A bold but simplified colourful pattern of plants is depicted on glazed tiles on
a wall at one of the entrances to the Royal Arcade in Norwich. Dating from 1899,
the tiles were designed by W.J. Neatby and made by Doulton and Company.
Above: Flowers depicted in stained glass at Easton Church in Suffolk.
The picture above shows a gravestone at Fressingfield churchyard in Suffolk with
lily and passionflower carvings. Both flowers have been used as Christian symbols
for centuries. The Spanish have apparently believed that it was the passionflower
that grew around the cross on which Jesus was crucified.
Dating from 1421, the roof of the church at Bardwell in Suffolk was the gift of Sir
William Bardwell shortly after the battle of Agincourt.
Above: Painted roof timbers at Cawston Church in Norfolk.
Leaf and flower motifs on an external wall of the Cornhall at Hadleigh in Suffolk.
The brightly coloured roof of St. Mary’s Church at Bacton in Suffolk has stylized
paintings of palmettes on the rafters. The roof was restored by Butterfield in the
Above: Iron hinges worked into an elaborate leafy design on the church door at West
Somerton in Norfolk.
Right: Beautifully worked carved wooden corner post on the Guildhall at Eye in Suffolk,
depicting a vase of flowers.
A flower design on a house-name plaque on a wall at a house in Flixton, Suffolk.
Simple flowers depicted in stained glass at Occold Church in Suffolk.
Above: Flowers and leaves depicted in a stained glass window at Gooderstone Church
Left: Floral detail in iron on a church gate at Cawston in Norfolk.
Left: Flowers depicted in a stained glass window at Worlingworth Church in Suffolk.
The parclose screen at St. Peter’s Church in Yaxham, Suffolk, (below) has little
flowers in the spandrels of the upright supports. It was given in commemoration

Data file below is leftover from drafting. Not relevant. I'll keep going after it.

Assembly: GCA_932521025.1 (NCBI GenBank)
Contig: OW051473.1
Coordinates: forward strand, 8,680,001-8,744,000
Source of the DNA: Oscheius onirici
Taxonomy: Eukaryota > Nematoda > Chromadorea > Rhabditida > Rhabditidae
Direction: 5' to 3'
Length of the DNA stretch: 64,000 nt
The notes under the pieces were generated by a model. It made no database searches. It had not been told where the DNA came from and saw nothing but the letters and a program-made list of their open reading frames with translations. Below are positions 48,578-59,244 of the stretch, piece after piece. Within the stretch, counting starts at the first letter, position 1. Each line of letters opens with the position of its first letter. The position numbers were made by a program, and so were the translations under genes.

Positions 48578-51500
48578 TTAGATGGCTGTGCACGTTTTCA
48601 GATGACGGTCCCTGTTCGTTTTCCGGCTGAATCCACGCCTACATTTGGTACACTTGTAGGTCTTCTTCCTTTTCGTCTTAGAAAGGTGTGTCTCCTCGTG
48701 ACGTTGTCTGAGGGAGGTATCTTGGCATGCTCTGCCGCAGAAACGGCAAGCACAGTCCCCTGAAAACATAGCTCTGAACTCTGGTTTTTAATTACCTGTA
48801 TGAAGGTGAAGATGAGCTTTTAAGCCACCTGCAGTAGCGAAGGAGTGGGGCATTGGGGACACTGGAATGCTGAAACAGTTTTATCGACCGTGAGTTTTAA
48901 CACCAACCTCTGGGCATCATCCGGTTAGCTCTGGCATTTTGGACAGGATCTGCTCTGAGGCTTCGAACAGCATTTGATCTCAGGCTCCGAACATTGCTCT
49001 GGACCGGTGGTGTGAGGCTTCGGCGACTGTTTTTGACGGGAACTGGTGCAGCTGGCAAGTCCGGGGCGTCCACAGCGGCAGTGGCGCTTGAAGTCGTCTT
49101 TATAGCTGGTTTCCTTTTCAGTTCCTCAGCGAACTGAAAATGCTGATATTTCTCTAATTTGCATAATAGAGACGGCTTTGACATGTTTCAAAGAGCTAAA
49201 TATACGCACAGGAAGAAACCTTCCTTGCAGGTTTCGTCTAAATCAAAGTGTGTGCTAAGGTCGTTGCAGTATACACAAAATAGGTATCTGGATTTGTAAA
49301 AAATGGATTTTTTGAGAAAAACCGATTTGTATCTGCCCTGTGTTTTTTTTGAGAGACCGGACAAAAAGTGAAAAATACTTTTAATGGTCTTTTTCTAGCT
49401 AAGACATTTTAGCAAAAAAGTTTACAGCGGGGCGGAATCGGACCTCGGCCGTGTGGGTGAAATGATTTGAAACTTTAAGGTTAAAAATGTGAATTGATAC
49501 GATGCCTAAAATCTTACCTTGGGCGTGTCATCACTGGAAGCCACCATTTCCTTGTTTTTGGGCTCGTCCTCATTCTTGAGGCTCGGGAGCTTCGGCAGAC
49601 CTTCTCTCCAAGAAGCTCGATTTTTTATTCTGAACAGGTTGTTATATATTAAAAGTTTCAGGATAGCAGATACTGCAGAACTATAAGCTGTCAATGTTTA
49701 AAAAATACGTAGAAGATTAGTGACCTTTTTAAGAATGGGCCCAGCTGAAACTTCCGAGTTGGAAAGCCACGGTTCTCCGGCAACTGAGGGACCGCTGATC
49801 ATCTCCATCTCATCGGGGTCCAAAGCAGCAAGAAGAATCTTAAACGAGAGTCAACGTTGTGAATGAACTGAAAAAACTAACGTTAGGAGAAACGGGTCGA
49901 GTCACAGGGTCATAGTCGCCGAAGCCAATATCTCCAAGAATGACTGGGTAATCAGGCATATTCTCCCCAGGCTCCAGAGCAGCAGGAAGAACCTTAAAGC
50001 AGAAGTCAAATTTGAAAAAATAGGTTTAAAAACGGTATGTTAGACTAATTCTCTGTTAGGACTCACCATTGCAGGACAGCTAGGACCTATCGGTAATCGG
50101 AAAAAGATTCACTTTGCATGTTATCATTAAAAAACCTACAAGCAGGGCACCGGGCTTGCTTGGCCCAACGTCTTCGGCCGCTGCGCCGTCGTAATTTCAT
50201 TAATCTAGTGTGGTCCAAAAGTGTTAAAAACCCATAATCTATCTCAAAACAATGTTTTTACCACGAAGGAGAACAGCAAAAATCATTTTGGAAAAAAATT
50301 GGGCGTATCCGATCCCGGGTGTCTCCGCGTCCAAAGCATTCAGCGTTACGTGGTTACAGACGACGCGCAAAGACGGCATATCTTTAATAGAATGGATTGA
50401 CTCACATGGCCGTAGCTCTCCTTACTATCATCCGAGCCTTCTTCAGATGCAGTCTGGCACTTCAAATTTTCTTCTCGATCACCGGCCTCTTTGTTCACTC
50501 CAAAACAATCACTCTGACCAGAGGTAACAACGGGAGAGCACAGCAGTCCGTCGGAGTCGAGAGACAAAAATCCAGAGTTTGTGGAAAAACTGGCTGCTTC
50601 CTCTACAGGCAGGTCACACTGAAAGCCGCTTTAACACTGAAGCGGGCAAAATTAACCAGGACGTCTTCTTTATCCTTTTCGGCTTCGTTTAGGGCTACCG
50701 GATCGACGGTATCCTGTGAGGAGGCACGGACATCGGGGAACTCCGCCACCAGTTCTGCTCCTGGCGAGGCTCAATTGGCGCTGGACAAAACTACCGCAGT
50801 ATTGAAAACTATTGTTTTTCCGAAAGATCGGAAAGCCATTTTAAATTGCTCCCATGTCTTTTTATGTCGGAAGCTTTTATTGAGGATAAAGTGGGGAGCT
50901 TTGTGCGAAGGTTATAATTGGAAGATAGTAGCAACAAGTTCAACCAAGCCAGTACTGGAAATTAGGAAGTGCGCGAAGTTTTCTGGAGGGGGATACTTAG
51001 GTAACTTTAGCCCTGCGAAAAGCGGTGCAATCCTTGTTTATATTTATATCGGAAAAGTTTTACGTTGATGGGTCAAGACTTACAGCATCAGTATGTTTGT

of the Rev. John Trevelyan’s son, who was also a priest. Not only did his son return
safely from the First World War, but he also went on to live to a great age.
Left: A sign for the Royal Arcade in Norwich with Art Nouveau leaf motifs worked
Below: A churchyard entrance gate with simple stylized flower-like motifs at Wilby
Church in Suffolk.
Above: A similar idea for embellishing text with flowers, but with a quite different
treatment to the one illustrated left. Here the text dates from Victorian times
and can be seen on one of the nave walls at Tibenham Church in Norfolk. The text
is embellished with repeat-patterned floral motifs.
Right: Text embellished with flowers on a wall at Chelsworth Church in Suffolk.
The lily, because of its pure whiteness, has been used as a symbol of Mary’s innocence
by Christians, as an emblem of the tribe of Judah by Jews and as a symbol for the
goddess Juno by the Romans.
Below left: Floor tiles with floral design in Tannington Church in Suffolk. Below
right: Victorian floor tiles with an elaborate design around a lily at Reepham Church
A flower motif is carved on the stone reredos at Aslacton Church in Norfolk. The
reredos extends right across the east wall of the chancel and has several foliage
carvings in the spandrels.
Above: Flower motif on floor tile at Gissing Church in Norfolk.
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Stained glass with simple flower motifs in Thornham Parva Church in Suffolk. Notice
also the acorns and oak leaves alongside. The oak was a symbol for life, fertility
and mortality. There is a carving of oak twigs and acorns on the font at nearby
Thornham Magna church.
Flowers and leaf motifs in glass at Stuston Church in Suffolk, also dating from the
Victorian period when, like nearby Brome, much of the church was restored. Much
of the glass here was installed in memory of the Clarke family who lived nearby.
Above: Stained glass window at Brome Church in Suffolk with floral and leaf motives.
It dates from the Victorian era when the church was much restored by Sir Edward
Clarence Kerrison, Squire and Patron.
Above: Detail of a stained glass window in the church at Pulham Market in Norfolk.
Above: Flower motifs on a font inside the parish church at Pulham Market in Norfolk.
The font dates from 1873 at a time when the church underwent a major programme of
Below: Name plaque with daffodils depicted at Old Hall Farm in Gissing, Norfolk.